Friday, September 30, 2011

ABC = F1F2F3

Will book app's kill the paperback the same way as video killed the radio star? I have no idea, but I found this article from the Guardian UK quite interesting. Personally, they would have to drag me to my death before I stopped encouraging my kids to read and enjoy books in their spare time, but I do love me a nice little Ipad for those (in)frequent times when all else has been tried and failed and you just need them to be quiet for a little while.

I certainly won't mind Leo playing interactive games associated with his fave stories, but would I pretend that his reading quota had been filled for the day? Absolutely not.
It will be interesting to see how parents will use these apps and what the research will say a few years down the line.
If I were to put money on it, the debate will sound pretty similar to the one on video and computer games.


  1. I have an eReader App on my Smartphone that I tried to use but in the end I deleted the application. Why? Because I love the feel of a book and seeing it on my bookshelf. I just can't see books becoming obsolete. But then again is it better for the environment? Also you can't share an eBook as easily as you can a real book.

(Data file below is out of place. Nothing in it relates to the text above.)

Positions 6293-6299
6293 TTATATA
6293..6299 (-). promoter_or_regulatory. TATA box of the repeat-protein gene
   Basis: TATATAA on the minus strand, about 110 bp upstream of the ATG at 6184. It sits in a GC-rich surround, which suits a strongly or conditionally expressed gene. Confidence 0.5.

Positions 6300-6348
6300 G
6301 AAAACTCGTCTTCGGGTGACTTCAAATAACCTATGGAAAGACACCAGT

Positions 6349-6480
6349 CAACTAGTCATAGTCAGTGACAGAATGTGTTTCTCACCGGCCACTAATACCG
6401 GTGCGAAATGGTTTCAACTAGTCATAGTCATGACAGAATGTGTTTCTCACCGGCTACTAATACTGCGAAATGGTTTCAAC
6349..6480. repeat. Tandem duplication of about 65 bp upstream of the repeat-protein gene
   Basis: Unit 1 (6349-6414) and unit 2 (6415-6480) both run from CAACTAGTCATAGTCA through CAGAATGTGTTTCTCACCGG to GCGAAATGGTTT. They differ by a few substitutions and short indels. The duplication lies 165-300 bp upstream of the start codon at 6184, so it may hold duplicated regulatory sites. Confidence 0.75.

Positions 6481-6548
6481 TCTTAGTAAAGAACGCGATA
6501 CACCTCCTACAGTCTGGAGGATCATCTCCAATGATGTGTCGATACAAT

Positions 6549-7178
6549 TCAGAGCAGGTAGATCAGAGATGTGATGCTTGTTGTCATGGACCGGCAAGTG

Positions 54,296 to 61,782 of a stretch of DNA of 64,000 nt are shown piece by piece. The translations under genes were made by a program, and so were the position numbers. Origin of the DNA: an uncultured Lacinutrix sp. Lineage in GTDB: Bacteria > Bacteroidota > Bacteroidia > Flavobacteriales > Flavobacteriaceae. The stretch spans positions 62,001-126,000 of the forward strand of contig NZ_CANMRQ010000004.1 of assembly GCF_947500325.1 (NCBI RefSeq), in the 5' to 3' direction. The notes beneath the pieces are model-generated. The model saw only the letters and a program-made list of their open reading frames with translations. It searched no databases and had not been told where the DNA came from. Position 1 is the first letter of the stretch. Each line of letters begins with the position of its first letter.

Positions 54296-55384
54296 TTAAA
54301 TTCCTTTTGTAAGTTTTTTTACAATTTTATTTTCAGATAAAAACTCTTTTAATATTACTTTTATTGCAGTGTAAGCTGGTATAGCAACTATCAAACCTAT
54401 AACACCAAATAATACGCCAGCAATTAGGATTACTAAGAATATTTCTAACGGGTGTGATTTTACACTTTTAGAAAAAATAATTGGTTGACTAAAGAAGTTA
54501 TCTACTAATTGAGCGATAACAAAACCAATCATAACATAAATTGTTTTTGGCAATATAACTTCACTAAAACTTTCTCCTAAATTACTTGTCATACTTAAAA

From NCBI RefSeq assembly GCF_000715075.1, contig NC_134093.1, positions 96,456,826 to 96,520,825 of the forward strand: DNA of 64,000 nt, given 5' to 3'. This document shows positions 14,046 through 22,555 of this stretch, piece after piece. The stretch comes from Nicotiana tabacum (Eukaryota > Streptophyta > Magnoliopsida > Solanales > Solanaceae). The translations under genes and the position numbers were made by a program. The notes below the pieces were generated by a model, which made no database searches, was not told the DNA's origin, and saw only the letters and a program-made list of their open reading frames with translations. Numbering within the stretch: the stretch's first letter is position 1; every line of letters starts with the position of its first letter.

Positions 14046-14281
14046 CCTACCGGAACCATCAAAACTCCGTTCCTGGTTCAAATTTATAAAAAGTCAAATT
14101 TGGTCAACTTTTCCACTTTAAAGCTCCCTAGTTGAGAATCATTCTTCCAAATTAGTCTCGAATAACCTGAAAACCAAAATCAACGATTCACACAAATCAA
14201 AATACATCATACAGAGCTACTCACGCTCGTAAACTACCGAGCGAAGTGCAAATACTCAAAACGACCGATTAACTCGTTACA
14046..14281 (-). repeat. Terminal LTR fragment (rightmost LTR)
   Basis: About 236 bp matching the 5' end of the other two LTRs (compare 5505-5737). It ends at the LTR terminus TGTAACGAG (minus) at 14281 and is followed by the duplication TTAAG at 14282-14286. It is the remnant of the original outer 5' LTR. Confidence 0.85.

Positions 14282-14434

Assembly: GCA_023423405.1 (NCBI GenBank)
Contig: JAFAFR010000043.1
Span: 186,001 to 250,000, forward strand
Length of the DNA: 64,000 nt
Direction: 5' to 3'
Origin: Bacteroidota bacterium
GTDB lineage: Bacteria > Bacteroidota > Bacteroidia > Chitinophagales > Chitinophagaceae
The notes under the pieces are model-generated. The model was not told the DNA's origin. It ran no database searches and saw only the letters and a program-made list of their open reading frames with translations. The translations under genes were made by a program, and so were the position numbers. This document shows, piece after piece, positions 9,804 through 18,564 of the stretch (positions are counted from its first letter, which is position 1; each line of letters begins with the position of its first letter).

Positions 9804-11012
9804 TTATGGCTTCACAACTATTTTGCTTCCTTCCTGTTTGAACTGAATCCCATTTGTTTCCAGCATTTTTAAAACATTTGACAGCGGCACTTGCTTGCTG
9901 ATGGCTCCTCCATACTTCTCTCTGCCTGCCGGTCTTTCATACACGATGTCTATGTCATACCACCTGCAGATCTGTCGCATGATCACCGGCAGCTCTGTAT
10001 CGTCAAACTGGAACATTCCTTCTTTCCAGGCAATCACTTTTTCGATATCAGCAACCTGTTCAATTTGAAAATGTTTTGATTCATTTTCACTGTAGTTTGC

2. Hi,
    I bought a Nook to be able to download some European books that I simply couldn't find over here. I have used it a little, but the feeling just isn't the same. I thought I would jump at the chance to use it when I go traveling, to save space in my hand luggage, but that doesn't seem to be the case either.
    I am very lucky that both kids love books and reading, and I don't see books disappearing any time soon.
    I guess the worry is when apps are used in families where reading isn't a natural part of their routine, and parents think that using an app believing it is a valid replacement for a book.